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TESTING THE FUNDAMENTAL DIFFERENCE HYPOTHESIS: L2 Adult, L2 Child, and L1 Child Comparisons in the Acquisition of Korean Wh-Constructions with Negative Polarity Items

  • Hyang Suk Song (a1) and Bonnie D. Schwartz (a2)


The fundamental difference hypothesis (FDH; Bley-Vroman, 1989, 1990) contends that the nature of language in natives is fundamentally different from the nature of language in adult nonnatives. This study tests the FDH in two ways: (a) via second language (L2) poverty-of-the-stimulus (POS) problems (e.g., Schwartz & Sprouse, 2000) and (b) via a comparison between adult and child L2 learners, whose first language (L1) is the same, in terms of their developmental route (e.g., Schwartz, 1992, 2003). The phenomena under investigation are Korean wh-constructions with negative polarity items (NPIs). Korean has subject (S)-object (O)-verb (V) as its canonical word order and it is also a wh-in-situ language, but scrambling of the object to presubject position (i.e., movement that results in OSV word order) is generally optional; however, in the context of negative questions with a NPI subject (e.g., amwuto “anyone”), (a) object wh-phrases must scramble on the wh-question reading and (b) the nonscrambled order has a yes/no-question reading. These properties of Korean wh-constructions with NPIs constitute POS problems for nonnatives whose L1 is English (as well as for native Korean-acquiring children). L1-English adult L2 learners (n = 15) and L1-English child L2 learners (n = 10), independently assessed for Korean proficiency, as well as L1-Korean children (n = 23) and L1-Korean adults (n = 15) completed an elicited-production task, an acceptability-judgment task, and an interpretation-verification task. The results show that (a) high-proficiency (adult and child) L2 learners performed like the native adult controls on all three tasks, thereby demonstrating L2 POS effects; and (b) adult and child L2 learners follow the same (inferred) route to convergence, a route differing from—yet subsuming—the L1-child route. Both sets of results lead us to conclude that, contra the FDH, the nature of language is fundamentally similar in natives and (adult or child) nonnatives.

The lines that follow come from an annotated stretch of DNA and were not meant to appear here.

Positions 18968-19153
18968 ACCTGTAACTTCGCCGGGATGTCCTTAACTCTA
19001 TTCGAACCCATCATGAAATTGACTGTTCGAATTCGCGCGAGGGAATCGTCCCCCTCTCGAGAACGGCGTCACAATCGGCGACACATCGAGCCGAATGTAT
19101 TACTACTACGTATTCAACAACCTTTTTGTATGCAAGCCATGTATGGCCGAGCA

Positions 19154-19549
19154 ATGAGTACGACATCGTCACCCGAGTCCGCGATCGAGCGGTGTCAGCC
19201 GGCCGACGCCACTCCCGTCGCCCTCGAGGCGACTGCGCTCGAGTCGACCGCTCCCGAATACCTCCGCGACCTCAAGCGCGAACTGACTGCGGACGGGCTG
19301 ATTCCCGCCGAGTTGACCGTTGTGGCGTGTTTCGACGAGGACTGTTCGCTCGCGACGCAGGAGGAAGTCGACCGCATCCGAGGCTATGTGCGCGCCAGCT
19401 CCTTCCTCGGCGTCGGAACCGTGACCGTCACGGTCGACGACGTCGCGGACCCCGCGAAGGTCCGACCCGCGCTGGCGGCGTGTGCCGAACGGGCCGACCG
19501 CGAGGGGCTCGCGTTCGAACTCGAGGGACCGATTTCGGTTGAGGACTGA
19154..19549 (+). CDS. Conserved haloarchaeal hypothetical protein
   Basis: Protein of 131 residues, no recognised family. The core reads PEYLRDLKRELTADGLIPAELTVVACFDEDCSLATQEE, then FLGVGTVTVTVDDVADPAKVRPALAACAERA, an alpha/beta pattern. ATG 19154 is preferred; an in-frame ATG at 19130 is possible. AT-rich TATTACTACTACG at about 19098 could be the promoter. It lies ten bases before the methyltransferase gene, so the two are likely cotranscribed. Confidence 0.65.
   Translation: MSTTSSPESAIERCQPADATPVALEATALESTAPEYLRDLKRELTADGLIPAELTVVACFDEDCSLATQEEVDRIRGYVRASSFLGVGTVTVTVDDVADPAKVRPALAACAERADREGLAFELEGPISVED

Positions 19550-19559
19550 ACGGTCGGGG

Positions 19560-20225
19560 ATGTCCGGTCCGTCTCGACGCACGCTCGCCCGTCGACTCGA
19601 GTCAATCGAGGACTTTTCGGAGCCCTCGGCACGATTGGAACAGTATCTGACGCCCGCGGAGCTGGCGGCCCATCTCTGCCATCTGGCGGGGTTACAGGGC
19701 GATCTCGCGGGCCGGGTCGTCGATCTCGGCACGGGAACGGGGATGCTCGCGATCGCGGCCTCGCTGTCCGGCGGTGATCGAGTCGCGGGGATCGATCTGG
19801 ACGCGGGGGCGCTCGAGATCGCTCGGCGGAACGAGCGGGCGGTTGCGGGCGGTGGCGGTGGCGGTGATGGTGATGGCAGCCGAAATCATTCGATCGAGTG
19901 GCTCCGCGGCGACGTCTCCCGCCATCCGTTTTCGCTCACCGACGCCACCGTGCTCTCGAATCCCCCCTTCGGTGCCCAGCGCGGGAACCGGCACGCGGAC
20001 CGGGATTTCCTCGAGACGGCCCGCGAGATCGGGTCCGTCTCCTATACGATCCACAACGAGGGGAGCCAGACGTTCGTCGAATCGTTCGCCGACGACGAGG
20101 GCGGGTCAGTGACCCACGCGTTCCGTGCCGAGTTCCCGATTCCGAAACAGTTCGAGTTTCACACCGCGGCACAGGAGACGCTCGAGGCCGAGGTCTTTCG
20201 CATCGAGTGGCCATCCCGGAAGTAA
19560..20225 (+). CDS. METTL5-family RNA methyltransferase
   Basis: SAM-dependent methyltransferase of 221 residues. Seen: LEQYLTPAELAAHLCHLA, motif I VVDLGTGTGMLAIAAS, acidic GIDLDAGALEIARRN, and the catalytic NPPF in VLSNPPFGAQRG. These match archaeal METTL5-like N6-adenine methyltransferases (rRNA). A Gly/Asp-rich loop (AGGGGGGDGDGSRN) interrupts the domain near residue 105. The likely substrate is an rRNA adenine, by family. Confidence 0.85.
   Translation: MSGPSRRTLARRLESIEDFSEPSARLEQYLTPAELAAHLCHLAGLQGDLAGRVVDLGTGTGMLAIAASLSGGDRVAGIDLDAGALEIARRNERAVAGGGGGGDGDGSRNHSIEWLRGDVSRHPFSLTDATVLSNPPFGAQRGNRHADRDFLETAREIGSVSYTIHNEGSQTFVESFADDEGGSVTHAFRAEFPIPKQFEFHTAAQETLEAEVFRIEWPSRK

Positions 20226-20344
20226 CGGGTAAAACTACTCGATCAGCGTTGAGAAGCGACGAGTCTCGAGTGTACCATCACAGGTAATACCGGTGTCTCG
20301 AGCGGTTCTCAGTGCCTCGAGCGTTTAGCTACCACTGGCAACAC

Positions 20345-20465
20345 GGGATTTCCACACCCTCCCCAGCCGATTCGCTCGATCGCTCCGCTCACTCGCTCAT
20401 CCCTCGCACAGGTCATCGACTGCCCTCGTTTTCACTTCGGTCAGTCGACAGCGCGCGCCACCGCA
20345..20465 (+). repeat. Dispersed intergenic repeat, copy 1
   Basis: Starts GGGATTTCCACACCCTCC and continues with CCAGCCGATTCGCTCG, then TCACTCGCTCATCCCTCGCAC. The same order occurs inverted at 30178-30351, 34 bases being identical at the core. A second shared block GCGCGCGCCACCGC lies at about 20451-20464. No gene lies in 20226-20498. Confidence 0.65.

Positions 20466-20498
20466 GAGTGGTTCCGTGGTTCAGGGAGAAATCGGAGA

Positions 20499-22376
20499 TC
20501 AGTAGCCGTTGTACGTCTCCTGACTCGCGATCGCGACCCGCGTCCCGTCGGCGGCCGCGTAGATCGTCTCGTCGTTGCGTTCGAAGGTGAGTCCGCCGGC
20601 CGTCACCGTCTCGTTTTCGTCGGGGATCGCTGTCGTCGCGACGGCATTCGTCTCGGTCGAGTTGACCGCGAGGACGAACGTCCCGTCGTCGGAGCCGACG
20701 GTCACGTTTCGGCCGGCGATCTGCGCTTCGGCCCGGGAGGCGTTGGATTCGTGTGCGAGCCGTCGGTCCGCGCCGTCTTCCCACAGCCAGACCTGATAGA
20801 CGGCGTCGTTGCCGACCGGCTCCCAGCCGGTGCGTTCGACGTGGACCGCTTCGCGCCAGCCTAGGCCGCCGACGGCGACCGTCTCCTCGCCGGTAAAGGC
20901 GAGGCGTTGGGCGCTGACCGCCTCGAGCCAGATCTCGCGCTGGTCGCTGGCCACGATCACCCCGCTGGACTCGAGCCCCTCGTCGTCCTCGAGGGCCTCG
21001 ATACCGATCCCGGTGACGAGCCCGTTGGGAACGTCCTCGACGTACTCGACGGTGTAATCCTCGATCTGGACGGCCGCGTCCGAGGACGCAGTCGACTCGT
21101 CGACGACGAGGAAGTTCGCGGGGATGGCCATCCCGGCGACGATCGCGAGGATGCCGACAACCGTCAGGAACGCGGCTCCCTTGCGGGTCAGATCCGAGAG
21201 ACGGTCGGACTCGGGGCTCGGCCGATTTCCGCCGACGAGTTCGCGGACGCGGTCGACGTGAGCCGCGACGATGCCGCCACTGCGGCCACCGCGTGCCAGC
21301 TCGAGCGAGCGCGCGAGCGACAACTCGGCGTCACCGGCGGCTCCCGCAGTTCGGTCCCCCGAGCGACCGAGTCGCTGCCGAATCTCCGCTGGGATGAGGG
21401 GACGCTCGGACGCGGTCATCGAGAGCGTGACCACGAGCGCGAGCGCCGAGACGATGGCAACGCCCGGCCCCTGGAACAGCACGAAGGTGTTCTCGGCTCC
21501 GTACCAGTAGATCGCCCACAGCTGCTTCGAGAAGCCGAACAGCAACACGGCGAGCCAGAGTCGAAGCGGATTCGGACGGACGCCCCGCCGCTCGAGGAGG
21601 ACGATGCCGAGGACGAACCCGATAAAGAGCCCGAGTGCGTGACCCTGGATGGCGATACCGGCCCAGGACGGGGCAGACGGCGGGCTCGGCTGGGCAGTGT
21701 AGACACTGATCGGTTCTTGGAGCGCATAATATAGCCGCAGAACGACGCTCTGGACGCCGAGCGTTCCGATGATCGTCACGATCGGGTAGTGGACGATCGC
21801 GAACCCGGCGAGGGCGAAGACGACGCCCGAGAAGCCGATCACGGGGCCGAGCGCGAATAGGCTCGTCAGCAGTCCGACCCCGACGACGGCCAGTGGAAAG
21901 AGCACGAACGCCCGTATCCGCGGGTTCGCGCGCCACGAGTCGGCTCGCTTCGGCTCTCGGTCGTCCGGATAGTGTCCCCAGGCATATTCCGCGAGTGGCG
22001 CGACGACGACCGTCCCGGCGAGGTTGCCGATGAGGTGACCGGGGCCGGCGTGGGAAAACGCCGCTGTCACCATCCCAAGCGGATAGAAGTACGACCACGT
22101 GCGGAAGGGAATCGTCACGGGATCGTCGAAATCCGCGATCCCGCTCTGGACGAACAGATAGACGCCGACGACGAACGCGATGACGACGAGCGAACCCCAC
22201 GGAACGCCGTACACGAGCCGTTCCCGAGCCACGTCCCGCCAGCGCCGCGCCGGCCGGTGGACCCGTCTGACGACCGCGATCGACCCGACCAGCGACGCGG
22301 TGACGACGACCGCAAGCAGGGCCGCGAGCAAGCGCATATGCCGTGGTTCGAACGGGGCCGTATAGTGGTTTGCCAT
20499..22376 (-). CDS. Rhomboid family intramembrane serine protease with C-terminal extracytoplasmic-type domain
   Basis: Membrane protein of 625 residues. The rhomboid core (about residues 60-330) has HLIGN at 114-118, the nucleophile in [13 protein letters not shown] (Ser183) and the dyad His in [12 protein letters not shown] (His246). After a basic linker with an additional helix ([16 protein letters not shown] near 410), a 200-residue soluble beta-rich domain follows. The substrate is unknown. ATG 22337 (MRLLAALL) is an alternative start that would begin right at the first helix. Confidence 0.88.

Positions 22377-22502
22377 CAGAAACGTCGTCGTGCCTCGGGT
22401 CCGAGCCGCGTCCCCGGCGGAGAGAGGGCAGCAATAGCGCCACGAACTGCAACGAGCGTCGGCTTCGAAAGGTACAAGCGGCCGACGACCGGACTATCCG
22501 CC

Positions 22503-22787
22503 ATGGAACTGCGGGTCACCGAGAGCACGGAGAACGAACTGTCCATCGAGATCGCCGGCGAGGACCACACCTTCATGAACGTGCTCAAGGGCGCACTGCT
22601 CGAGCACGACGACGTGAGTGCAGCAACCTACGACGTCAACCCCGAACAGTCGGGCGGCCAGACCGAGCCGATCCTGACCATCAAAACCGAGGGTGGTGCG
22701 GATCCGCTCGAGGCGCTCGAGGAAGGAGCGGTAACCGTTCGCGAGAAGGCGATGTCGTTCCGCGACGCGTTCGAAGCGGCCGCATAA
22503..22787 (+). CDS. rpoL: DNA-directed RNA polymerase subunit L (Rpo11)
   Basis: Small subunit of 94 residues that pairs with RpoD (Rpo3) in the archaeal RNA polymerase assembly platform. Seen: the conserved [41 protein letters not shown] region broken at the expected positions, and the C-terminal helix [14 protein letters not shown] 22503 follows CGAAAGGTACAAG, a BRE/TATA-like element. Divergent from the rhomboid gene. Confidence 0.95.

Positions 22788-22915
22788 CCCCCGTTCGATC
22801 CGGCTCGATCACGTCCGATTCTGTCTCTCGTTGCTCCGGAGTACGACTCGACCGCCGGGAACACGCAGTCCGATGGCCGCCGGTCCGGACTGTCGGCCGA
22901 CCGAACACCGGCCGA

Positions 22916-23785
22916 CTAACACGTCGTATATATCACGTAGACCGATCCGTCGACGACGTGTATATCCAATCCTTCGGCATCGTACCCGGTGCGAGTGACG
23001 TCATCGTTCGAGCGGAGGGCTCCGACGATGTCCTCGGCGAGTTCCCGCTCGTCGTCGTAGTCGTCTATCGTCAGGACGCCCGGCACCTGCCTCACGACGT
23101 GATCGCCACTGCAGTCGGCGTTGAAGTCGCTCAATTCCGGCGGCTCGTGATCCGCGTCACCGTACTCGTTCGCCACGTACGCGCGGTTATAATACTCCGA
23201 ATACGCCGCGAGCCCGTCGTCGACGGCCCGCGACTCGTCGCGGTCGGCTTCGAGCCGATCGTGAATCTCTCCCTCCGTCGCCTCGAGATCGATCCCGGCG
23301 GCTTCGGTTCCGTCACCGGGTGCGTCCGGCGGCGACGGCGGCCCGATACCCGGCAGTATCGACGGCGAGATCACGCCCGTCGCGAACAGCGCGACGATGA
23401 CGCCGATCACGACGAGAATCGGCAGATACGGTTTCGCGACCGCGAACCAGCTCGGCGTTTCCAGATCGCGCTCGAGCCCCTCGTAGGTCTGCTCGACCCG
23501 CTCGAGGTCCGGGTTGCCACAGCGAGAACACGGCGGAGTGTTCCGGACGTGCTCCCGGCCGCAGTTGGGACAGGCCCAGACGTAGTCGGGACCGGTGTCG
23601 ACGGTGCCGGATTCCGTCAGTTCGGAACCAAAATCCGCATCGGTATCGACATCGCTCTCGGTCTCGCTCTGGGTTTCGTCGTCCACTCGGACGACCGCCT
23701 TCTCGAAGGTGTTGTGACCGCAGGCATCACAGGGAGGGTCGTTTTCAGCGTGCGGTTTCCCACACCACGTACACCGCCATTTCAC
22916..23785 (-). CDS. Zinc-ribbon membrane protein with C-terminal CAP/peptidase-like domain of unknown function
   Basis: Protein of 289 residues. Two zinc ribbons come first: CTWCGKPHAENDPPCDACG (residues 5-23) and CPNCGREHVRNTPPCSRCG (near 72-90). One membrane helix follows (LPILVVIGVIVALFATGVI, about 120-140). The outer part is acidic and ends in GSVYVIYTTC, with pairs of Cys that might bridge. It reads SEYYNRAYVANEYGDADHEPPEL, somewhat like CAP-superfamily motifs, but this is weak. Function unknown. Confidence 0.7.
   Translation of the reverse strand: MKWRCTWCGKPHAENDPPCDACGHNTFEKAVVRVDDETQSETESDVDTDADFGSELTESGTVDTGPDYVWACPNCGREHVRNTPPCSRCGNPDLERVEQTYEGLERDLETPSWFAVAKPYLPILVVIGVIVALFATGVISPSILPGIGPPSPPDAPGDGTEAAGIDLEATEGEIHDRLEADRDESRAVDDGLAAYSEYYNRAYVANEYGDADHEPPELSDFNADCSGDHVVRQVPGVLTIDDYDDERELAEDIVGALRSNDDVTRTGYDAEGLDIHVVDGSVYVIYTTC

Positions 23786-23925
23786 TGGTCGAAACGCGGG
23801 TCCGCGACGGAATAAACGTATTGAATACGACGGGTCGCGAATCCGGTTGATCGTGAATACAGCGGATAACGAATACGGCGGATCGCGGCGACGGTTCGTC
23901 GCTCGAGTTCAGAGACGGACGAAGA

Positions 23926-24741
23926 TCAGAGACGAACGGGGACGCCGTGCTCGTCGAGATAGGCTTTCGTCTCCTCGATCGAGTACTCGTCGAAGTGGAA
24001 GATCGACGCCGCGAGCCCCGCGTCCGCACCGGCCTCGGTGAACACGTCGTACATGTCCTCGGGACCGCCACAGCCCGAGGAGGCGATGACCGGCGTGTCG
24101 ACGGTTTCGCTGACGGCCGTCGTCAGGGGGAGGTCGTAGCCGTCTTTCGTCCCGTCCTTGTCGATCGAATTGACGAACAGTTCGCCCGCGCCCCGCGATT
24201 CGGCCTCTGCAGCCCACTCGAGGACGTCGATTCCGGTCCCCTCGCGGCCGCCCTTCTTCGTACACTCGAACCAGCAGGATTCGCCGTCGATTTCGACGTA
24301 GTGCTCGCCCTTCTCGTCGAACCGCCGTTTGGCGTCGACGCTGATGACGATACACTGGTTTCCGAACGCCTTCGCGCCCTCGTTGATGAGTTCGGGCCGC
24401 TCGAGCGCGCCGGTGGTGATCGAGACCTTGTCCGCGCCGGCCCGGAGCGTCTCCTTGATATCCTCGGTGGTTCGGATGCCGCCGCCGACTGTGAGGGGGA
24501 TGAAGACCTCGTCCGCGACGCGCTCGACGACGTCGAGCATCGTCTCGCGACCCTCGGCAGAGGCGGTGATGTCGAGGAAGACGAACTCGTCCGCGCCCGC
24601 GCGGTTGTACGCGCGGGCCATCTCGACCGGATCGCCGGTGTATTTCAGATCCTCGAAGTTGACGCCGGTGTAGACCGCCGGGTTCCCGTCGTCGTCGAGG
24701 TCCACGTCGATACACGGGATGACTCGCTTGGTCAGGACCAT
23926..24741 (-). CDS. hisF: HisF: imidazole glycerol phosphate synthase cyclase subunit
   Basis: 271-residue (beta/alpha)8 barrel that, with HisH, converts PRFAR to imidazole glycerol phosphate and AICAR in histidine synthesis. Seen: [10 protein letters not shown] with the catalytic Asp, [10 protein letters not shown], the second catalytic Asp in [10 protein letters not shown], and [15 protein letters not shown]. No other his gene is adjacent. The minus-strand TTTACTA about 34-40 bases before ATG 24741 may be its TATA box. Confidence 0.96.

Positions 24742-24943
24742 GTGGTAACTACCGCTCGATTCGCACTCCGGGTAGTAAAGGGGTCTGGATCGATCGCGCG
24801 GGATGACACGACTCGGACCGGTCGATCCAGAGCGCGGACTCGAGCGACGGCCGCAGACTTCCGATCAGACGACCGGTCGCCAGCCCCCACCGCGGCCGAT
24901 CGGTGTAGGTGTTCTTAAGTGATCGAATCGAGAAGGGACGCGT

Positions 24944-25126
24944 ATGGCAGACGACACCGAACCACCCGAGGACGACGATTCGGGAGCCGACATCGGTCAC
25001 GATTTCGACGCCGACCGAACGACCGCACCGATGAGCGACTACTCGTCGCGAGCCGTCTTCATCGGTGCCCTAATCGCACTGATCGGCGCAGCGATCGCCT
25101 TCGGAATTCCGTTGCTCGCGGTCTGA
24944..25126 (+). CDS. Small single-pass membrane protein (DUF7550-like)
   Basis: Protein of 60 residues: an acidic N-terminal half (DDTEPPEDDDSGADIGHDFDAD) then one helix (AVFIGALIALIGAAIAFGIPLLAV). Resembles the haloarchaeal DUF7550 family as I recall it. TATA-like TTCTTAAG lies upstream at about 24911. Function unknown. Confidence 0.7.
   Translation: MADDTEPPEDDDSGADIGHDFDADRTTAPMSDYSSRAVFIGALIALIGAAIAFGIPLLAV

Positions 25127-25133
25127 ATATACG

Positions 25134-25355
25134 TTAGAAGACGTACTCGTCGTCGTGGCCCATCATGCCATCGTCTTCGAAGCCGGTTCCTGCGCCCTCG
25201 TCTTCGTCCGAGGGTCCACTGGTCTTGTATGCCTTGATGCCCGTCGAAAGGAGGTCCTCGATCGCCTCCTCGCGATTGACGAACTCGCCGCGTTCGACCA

Corresponding author

*Address correspondence to: Hyang Suk Song, Department of Linguistics, McGill University, 1085 Dr Penfield Avenue, Montréal, Québec H3A 1A7, Canada; e-mail:; or Bonnie D. Schwartz, Department of Second Language Studies, University of Hawai‘i, 1890 East-West Rd., Honolulu, HI 96822; e-mail:


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